“For example, there was a strong association between AF and the gene for fetal myosin heavy chain,” Willer said. Myosin heavy chain is a key protein involved in muscle contraction. During fetal heart development, cells switch on the fetal myosin heavy chain gene to produce the fetal form of the protein. The fetal gene is subsequently switched off, and the adult gene switched on to produce the adult form of the myosin heavy chain protein.

The identified link between fetal heart genes and AF hints at two potential mechanisms, Willer explained. “It is possible that variations in fetal cardiac protein-coding genes could impact directly on heart structure or function during cardiac development, which then predisposes to AF later in life. Alternatively, genetic variation occurring in regulatory elements might trigger the undesirable reactivation of fetal genes in the adult heart, which might alter electrical signalling, for example, and lead to AF.”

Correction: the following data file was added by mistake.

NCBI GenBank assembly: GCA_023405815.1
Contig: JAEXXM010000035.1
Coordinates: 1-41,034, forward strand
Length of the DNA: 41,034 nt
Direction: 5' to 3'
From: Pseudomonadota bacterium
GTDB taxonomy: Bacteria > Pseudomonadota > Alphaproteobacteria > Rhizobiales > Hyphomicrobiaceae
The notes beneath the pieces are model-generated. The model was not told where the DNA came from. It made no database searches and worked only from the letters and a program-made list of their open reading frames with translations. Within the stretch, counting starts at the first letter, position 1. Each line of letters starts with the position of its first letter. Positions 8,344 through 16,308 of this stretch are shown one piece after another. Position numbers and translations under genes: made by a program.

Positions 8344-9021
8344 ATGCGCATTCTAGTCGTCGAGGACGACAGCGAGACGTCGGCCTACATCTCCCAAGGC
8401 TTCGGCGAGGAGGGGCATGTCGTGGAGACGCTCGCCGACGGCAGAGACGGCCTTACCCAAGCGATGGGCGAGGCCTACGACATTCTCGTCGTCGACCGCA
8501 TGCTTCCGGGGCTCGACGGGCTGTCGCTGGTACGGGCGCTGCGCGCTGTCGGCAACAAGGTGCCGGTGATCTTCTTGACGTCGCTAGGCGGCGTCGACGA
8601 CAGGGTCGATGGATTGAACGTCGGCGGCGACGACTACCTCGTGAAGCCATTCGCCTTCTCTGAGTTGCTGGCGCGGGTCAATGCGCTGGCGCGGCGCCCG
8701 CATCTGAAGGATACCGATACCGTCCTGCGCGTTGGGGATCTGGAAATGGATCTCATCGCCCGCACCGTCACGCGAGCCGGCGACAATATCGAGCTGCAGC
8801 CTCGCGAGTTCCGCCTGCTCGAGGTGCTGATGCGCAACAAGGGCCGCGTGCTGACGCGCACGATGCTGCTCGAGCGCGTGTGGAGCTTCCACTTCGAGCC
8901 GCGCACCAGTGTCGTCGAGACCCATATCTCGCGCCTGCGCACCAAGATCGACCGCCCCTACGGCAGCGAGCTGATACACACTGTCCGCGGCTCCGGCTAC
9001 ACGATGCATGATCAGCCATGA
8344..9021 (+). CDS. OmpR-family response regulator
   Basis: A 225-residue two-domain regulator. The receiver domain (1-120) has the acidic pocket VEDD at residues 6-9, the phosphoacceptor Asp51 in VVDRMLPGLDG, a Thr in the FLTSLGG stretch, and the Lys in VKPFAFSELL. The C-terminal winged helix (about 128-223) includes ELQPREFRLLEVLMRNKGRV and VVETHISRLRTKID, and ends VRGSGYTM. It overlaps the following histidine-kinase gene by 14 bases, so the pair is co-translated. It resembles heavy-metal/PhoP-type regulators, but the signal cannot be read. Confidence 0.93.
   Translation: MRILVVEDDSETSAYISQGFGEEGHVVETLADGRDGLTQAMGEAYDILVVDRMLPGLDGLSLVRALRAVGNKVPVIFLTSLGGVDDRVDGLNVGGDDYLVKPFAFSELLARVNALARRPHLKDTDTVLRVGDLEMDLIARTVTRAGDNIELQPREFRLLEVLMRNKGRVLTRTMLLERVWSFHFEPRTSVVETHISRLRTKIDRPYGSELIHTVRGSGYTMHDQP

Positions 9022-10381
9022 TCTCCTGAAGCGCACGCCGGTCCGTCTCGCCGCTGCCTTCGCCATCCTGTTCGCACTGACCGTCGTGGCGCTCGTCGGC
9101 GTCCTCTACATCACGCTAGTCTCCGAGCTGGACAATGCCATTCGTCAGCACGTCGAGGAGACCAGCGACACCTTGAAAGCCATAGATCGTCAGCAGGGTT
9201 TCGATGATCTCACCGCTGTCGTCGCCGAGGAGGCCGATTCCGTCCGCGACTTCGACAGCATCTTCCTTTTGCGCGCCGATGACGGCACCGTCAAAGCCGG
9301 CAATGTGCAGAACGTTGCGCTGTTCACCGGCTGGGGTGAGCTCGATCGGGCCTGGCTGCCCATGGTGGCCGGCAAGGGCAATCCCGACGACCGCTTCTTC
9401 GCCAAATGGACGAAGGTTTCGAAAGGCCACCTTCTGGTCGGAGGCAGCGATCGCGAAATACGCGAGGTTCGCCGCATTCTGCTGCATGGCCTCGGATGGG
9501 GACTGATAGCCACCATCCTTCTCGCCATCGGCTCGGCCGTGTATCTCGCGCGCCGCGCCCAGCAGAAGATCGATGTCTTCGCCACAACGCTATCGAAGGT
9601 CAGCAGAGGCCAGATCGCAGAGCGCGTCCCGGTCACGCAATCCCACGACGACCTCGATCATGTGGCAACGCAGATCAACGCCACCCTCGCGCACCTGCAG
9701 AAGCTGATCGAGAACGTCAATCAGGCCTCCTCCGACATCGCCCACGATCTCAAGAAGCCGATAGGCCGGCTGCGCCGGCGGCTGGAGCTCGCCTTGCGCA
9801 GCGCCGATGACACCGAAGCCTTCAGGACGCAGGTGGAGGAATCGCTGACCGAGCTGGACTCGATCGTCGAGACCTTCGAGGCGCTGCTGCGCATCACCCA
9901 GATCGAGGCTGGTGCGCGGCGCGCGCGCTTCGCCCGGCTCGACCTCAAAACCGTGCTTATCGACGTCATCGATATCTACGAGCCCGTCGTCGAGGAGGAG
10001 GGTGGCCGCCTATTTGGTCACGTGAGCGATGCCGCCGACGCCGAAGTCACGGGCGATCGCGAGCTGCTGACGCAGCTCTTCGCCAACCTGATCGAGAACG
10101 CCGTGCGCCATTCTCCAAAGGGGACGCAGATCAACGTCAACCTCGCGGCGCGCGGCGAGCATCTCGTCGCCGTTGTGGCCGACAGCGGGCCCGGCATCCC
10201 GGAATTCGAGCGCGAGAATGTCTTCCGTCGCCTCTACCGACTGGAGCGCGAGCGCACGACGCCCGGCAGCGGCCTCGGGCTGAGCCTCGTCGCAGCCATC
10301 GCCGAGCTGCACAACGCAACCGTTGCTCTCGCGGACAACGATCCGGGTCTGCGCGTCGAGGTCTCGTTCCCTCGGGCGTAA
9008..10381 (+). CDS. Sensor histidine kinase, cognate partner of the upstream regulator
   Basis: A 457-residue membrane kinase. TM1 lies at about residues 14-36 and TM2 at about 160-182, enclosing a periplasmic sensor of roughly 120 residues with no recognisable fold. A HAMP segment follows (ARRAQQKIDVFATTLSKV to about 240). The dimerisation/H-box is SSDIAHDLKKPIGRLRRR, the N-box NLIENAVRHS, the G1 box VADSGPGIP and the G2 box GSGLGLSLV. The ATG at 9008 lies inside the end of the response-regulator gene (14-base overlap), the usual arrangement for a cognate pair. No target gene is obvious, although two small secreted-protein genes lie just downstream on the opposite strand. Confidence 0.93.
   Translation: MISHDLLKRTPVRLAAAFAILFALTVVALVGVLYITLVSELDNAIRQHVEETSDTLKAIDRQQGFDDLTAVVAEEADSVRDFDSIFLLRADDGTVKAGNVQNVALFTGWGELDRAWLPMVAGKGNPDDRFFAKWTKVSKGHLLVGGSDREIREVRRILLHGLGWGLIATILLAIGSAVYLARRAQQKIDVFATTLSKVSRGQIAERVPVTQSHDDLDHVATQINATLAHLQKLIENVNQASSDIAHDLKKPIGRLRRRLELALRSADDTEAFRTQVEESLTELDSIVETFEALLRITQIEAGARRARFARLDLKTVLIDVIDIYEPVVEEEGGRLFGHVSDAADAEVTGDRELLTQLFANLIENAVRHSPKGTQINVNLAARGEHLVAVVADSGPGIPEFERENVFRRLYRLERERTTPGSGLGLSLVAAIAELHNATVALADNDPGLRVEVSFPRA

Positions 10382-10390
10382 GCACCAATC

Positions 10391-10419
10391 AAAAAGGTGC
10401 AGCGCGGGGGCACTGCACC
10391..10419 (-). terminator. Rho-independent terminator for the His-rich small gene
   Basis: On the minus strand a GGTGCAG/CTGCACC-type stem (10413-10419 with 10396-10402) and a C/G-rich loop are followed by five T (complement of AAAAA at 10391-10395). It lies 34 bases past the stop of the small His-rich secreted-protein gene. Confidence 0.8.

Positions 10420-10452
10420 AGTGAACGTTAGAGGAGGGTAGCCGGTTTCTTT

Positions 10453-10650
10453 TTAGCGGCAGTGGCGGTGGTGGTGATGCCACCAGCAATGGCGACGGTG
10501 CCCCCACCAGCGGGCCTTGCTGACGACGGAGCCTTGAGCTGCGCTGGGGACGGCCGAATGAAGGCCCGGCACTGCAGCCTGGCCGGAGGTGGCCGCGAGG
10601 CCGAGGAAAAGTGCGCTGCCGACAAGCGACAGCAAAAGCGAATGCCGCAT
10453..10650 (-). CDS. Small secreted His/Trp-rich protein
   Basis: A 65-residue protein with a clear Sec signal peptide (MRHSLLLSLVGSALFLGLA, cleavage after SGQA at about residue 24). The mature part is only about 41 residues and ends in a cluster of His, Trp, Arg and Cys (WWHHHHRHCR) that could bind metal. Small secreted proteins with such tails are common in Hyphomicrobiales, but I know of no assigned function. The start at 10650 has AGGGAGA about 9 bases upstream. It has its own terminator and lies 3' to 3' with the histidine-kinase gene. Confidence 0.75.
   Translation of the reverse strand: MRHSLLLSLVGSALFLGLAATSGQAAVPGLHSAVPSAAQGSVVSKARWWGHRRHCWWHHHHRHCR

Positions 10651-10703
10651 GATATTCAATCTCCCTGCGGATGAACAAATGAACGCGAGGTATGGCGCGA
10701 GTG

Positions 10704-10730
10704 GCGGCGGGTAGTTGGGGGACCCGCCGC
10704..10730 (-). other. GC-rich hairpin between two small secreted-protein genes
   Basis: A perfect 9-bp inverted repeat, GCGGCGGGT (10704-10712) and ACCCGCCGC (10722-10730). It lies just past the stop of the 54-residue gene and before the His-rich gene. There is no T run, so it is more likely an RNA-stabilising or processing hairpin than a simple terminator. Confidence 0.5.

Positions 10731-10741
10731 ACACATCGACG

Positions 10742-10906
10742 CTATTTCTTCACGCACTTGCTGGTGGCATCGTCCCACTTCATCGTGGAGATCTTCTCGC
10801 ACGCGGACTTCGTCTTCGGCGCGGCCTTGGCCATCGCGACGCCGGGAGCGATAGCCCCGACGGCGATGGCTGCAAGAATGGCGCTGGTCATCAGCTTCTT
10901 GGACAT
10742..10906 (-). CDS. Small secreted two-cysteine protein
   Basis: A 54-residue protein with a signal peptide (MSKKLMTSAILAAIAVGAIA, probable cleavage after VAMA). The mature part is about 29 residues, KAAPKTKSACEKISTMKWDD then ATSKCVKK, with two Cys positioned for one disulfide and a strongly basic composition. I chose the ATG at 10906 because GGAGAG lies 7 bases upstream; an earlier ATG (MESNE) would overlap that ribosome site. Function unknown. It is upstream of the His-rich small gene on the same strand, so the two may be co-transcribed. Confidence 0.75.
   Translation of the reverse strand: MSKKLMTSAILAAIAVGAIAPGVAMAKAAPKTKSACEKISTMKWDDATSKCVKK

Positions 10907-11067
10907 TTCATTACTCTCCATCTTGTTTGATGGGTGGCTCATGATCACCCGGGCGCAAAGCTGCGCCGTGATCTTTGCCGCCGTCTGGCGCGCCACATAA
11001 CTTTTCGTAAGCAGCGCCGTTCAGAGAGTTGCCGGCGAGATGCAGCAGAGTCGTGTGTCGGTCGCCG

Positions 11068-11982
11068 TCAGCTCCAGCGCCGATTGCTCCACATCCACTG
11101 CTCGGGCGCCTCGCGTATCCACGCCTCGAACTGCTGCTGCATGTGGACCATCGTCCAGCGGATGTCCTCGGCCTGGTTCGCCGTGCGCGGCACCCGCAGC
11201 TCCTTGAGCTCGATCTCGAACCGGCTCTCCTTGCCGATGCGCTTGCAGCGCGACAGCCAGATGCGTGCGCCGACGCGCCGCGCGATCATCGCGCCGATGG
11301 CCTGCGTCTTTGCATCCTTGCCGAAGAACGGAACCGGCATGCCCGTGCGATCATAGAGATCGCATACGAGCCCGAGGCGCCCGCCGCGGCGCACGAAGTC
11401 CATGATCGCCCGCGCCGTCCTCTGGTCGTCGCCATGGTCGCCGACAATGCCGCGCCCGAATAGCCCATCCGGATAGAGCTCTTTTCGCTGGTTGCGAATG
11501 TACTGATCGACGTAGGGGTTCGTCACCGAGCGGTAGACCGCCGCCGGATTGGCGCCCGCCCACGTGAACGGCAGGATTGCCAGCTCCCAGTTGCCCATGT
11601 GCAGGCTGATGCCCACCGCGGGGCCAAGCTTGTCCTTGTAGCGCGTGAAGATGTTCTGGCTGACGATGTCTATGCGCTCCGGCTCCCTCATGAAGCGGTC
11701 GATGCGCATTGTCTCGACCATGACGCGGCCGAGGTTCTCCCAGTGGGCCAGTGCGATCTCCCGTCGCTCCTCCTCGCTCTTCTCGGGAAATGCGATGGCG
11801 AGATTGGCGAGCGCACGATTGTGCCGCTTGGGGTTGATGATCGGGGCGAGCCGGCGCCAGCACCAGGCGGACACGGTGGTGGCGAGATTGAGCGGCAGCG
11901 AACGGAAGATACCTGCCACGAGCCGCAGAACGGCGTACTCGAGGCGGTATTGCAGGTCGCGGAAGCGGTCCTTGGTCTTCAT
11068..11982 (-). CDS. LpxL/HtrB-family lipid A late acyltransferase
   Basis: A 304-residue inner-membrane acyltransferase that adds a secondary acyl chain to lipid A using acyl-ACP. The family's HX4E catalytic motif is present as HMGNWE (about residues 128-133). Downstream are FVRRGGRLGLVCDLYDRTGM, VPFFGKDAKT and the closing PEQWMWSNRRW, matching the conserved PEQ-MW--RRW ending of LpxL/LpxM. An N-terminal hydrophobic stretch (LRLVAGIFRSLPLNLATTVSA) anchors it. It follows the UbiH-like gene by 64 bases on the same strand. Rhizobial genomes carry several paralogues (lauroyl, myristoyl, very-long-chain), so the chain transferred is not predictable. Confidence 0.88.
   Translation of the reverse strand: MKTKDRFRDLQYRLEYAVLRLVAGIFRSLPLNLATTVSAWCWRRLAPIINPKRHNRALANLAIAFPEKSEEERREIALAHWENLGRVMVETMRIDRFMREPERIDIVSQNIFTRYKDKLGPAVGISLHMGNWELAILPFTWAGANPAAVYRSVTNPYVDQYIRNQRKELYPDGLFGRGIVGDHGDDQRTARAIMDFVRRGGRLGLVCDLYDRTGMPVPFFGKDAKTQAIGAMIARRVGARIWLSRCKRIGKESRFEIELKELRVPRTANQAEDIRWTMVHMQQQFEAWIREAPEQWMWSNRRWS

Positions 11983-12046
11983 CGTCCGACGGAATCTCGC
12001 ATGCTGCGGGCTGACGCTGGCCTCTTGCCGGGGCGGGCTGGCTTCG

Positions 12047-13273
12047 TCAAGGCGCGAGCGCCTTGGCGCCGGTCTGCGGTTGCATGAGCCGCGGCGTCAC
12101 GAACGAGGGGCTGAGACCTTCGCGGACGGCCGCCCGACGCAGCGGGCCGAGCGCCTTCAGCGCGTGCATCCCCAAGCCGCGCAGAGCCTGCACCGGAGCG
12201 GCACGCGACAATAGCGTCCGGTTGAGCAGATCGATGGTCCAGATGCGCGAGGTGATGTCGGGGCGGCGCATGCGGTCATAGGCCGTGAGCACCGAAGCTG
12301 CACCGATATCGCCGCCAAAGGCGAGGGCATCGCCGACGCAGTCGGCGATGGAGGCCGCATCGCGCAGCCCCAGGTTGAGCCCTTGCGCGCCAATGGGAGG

This second hypothesis was supported by studies in a rabbit model of induced AF, which showed that at least one of the fetal genes identified through the GWAS was reactivated in rabbit hearts in parallel with the induction of AF.

Effectively, one of the genetic variants acted as a molecular switch that turned off production of adult myosin heavy chain and switched production of the fetal form of myosin heavy chain back on. This switch altered the contractile properties of the heart muscle, which can trigger AF. “If we can demonstrate that turning off the fetal genes in the stressed adult heart can relieve AF, this may represent a potential future therapeutic approach,” Willer suggested.